(743d) Safety Analysis with MODEL-Based Dynamic Simulation on Mobile Devices | AIChE

(743d) Safety Analysis with MODEL-Based Dynamic Simulation on Mobile Devices


Shacham, M. - Presenter, Ben Gurion University of the Negev
Cutlip, M. B., University of Connecticut
Elly, M., Ben-Gurion University of the Negev

Microsoft Word - SafetyEdu_12_4_14


Mordechai Shacham, Ben-Gurion University, Beer-Sheva, Israel Michael B. Cutlip, University of Connecticut, Storrs, CT 06269, USA Michael Elly, Ben-Gurion University, Beer-Sheva, Israel
The prediction and prevention of chemical process hazards are essential parts of the chemical engineer’s education. It is widely recognized (see, for example, Behm et al, 2014) that hazards and risks must be minimized early in the design process, and engineering students must acquire the "safe design" thinking throughout their studies. Model-based dynamic simulation, MBDS, is a frequently used tool for hazard identification in chemical processes (Labovska et al, 2014, Koulainen et al., 2012, Eizenberg et al., 2006) both in the design and the operation stages. MBDS can be very beneficial in teaching process safety, as well. This approach enables identification of predictable and even unpredictable hazards by numerical experimentation and concurrent quantitative HAZOP (hazard and operability analysis) studies.
MBDS of chemical processes has been typically carried out using commercial process
simulation software (see for example Komulainen et al., 2012) and mathematical software packages (such as MATLAB1), where the process model is preferably accessed via a GUI (Eizenberg et al, 2006). Most educational use of commercial simulators and large mathematical software packages must be accessed at specific locations (i. e. at the university)
because of the required computing capabilities and software license restrictions. However, the educational use of MBDS for safety analysis can be extended considerably by making use of mobile devices (smart-phones and tablets) with computational applications. An example is the PolyMathLite (PML) application2 that has been developed for Android-based devices. This
application is a slightly simplified version of the PolyMath software package (Polymath is a product of PolyMath Software: www.polymath-software.com). The Android operating system was selected because it is predicted that by 2017 it will be the dominant operating system for all computing devices (Wingfield, 2013). PolyMathLite enables users to obtain numerical solutions to a wide range of problems including systems of linear and nonlinear algebraic equations (NLE), systems of ordinary differential equations (ODE, stiff and non-stiff) and carry out linear, multiple–linear, polynomial and non-linear regressions (REG).
Several Android demonstration programs have been prepared for model-based safety analysis of chemical processes using PolyMathLite. The analysis of a process involving the
oxidation of 2-octanol to 2-octanone in a semi-batch reactor (Eizenberg et al., 2006) is used to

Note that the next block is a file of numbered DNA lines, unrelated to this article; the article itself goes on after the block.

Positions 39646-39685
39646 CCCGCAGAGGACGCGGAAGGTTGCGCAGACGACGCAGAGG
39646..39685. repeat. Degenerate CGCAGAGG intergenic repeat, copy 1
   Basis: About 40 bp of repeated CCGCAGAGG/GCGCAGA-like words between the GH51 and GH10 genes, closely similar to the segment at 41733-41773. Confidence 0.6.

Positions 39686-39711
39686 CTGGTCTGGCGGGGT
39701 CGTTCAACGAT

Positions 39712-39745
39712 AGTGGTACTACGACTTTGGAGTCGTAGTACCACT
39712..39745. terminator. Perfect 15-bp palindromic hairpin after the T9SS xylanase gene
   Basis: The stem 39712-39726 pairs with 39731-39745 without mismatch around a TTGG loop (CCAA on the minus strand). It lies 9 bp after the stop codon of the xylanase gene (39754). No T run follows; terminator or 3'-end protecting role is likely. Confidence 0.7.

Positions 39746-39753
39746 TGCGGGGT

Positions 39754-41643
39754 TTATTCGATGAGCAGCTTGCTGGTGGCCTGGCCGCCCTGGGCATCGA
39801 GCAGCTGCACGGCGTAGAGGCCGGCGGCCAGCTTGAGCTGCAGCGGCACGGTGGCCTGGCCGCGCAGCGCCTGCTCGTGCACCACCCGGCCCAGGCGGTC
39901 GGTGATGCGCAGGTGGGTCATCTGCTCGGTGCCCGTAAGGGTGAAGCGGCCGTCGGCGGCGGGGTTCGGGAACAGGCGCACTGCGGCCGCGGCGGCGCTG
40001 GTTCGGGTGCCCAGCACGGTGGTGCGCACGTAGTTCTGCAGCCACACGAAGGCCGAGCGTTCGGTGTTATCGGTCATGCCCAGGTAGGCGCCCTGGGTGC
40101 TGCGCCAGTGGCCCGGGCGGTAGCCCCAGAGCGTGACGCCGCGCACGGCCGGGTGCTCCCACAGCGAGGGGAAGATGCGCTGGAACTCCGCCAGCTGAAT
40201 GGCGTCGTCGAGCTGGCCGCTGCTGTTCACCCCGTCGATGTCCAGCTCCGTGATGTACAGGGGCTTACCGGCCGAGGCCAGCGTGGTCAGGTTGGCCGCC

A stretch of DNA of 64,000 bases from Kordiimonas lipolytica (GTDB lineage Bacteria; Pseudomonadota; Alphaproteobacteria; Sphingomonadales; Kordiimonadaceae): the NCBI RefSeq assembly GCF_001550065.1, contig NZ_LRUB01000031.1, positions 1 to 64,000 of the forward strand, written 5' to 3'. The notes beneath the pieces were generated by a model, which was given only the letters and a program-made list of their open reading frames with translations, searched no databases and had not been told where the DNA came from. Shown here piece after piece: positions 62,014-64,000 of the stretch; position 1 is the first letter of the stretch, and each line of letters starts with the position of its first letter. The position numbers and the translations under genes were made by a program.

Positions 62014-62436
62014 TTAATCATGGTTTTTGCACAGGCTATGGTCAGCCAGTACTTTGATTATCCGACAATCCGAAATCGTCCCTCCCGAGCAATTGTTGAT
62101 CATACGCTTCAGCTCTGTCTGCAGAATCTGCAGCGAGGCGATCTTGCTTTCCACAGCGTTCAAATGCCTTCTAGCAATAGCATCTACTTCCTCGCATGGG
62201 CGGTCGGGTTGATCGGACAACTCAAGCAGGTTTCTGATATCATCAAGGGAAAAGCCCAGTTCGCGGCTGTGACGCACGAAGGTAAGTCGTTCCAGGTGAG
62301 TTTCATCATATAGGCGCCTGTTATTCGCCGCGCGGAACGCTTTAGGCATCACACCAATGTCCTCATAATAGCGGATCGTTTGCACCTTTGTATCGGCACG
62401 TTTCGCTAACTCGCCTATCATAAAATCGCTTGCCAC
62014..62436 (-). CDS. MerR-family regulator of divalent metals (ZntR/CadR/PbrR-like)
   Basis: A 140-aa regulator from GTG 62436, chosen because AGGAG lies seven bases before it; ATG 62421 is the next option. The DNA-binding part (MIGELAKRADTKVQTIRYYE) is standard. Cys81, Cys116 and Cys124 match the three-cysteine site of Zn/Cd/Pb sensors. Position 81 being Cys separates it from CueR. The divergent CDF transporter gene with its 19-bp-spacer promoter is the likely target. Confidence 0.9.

demonstrate the proposed approach. For this reactor, small deviations from the appropriate operating conditions may cause a sudden reaction of accumulated product 2-octanone, followed by reaction rate and temperature runaway. Students are required to carry out safety analysis of this dynamic process. The models of the reactor and its cooling jacket are prepared, their operation in normal conditions is verified and the model is saved in the mobile device. The safety related parameters are put on the top of the model in order to allow easy access (Figure 1). Their roles and units are clearly identified (in comments marked by the # sign) to allow changes of these parameters.

1 MATLAB is a trademark of The Math Works, Inc. (http://www.mathworks.com).

2 PolyMathLite is an Android app produced by PolyMath Software. (http://www.polymathlite.com).

Figure 1- Safety related parameters section of the 2-octanone production simulation
After introduction to the process details, students are asked to carry out HAZOP analysis related to the coolant flow rate, coolant inlet temperature, dosing time, dosing volume and nitric acid concentration (the solvent with autocatalytic effect). The results can be presented in tabular and graphical forms to enable identification of the limiting values of the parameters which cause temperature runaway.
The extended abstract and the presentation will describe the model-based safety analysis applications in more depth, and their use in process safety education and practice will be discussed.


1. Michael Behm, M., John Culvenor, J. and G. Dixon, Development of Safe Design Thinking Among

Engineering Students, Safety Science 63, 1-7 (2014)

2. Eizenberg, S., M. Shacham and N. Brauner, "Combining HAZOP with Dynamic Simulation - Applications for Safety Education", Journal of Loss Prevention in the Process Industries 19, 754–761 (2006)

3. Komulainen, T. M., Enemark-Rasmussen, R, Sin, G., Fletcher, J. P. and D. Cameron, Experiences on Dynamic Simulation Software in Chemical Engineering Education, Education for Chemical Engineers 7, e153–e162 (2012)

4. Labovská, Z., Labovský, J., Jelemenský, L., Dudás, J. and J. Markos, Model-based Hazard

Identification In Multiphase Chemical Reactors, Journal of Loss Prevention in the Process Industries

29, 155-162 (2014)

5. Wingfield, N., "PC Sales Still in a Slump, Despite New Offerings", The New York Times, April 10,




This paper has an Extended Abstract file available; you must purchase the conference proceedings to access it.


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